Several weeks after the Japanese bombed Pearl Harbor in December 1941, the Voice of America made its debut on radios beyond our borders, broadcasting in German as a new strategy to counter Nazi propaganda and promote American democracy and other values to Americans in occupied territory as well as to overseas allies.

The original VOA relied on shortwave radio, a technology, which previously had only been used in private enterprise.

The Antique Wireless Museum, a mind-boggling collection of historic communications equipment and hardware, now brings a sizable piece of VOA history to Bloomfield.

A transmitter from the VOA station in Delano, California, which began broadcasting in late 1944, has found a new home in a new section of the museum. 

The exhibit opened Aug. 11. Audio from early broadcasts from the Delano station will be forthcoming in a month or so.

When the Delano station was closed in 2007 due to funding and the sea change to web-based communications, it was the last remaining World War II-era shortwave transmitter still in operation. It was supposed to be sold as scrap metal.

Then the Collins Radio Heritage Group, an alliance between Antique Wireless Association of Bloomfield and the Collins Collectors Association, was formed.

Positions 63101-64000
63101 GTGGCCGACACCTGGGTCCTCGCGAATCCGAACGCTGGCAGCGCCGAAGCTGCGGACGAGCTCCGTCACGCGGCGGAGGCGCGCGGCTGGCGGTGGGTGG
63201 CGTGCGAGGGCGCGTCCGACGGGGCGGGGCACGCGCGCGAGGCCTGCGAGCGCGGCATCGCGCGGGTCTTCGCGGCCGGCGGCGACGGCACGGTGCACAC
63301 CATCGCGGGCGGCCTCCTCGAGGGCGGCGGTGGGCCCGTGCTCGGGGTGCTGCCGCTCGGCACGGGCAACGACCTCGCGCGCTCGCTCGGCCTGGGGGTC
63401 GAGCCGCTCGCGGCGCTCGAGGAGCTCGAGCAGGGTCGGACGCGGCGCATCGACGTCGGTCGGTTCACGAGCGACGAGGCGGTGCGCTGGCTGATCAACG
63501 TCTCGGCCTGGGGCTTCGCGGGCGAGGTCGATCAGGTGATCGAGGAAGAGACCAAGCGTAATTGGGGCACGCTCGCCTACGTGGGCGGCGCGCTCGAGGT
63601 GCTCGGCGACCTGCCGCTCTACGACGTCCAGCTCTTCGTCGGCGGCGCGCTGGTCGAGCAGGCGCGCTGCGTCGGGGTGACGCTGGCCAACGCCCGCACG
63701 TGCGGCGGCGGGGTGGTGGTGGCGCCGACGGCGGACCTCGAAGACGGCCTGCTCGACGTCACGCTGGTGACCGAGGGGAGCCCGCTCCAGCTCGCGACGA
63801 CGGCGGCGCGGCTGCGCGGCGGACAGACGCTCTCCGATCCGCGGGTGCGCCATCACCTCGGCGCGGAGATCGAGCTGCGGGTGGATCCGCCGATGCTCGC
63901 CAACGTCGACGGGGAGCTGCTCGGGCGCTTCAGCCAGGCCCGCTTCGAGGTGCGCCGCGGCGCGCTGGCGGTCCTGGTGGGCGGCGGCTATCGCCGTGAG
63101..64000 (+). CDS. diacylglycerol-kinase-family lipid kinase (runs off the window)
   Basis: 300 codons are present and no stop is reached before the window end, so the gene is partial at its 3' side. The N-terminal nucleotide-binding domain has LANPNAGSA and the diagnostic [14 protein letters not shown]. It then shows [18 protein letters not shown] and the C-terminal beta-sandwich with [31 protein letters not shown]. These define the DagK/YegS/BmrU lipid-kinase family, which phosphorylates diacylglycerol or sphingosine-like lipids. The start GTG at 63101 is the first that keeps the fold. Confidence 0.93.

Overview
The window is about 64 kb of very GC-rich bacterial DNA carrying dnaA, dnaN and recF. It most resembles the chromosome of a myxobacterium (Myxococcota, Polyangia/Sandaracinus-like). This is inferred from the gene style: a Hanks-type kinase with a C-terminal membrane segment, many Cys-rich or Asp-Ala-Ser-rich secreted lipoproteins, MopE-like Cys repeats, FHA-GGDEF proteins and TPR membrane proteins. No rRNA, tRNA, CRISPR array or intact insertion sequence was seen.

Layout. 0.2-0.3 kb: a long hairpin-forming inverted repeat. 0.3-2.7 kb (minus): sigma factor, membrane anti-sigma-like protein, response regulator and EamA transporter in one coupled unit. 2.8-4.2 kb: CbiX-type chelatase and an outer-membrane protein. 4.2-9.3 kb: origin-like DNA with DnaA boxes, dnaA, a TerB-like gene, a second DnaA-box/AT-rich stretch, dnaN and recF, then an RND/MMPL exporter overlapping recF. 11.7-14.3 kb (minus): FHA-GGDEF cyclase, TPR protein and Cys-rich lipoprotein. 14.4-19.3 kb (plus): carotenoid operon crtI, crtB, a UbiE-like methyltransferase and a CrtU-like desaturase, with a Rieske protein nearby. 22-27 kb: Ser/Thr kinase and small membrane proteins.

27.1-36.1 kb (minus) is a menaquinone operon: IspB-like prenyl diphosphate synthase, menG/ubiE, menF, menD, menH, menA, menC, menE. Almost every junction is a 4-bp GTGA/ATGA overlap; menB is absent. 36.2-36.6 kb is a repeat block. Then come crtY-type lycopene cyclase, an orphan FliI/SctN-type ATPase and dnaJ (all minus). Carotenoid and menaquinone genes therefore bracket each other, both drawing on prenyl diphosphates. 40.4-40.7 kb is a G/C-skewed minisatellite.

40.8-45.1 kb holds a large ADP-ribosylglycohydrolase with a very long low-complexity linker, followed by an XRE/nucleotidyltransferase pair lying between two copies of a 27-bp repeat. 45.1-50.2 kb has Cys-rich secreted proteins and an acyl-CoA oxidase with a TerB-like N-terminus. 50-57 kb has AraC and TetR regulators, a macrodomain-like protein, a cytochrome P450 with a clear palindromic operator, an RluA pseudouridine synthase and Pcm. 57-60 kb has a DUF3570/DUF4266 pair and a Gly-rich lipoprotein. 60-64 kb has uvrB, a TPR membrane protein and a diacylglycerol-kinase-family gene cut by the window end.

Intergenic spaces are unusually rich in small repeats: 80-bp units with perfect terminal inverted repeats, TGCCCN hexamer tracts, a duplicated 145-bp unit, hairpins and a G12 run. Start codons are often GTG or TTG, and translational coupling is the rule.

The Alliance “rescued” the control room and one of the transmitters that was installed in 1965 and shipped it to Bloomfield, headquarters of the Antique Wireless Association, and AWA volunteers have reassembled it.

AWA’s Bob Hobday says the VOA exhibit is the perfect stage to tell the important story of Voice of America.

“Voice of America was started in 1942 as a way to combat propaganda from World War II opponents. (The VOA founders) decided early on to tell the truth no matter if it was good or bad. They were broadcasting the news to those behind occupied territory,” says Hobday, pictured below.

While there were many VOA stations, Delano was one of the big three, and its antennas were pointed toward Central and South America and the Pacific Rim nations, sharing the news in Spanish, Portuguese, and other languages, Hobday says.

In later years VOA become known for using Special English, which was a slow, simplified version of English that was spoken very slowly and used simple sentence structures and was limited to a vocabulary of 1,500 words.

Voice of America was not just a news service, but a vital cultural crossroads, as American jazz, blues and other musical genres were shared with listeners around the globe.

“People risked their lives to listen to Voice of America. If they were caught there were serious problems,” he says.

What else is new at the Antique Wireless Museum?  Samuel Morse’s notebook that kept his notes on the first telegraphic line from Baltimore to Washington, D.C., built in 1844.

Other exhibits include the predecessors of the modern cell phone, a replica of the Titanic’s wireless room,amateur radios, and various developments in home entertainment. 

The Antique Wireless Museum is at 6925 State Routes 5 and 20 in Bloomfield, 14469. Hours are 10 a.m. to 3 p.m. Tuesdays and 2 to 5 p.m. Saturdays and Sundays. Admission is $7; teens, kids and AWA members get in free.

The museum is closed Labor Day weekend and on other major holidays.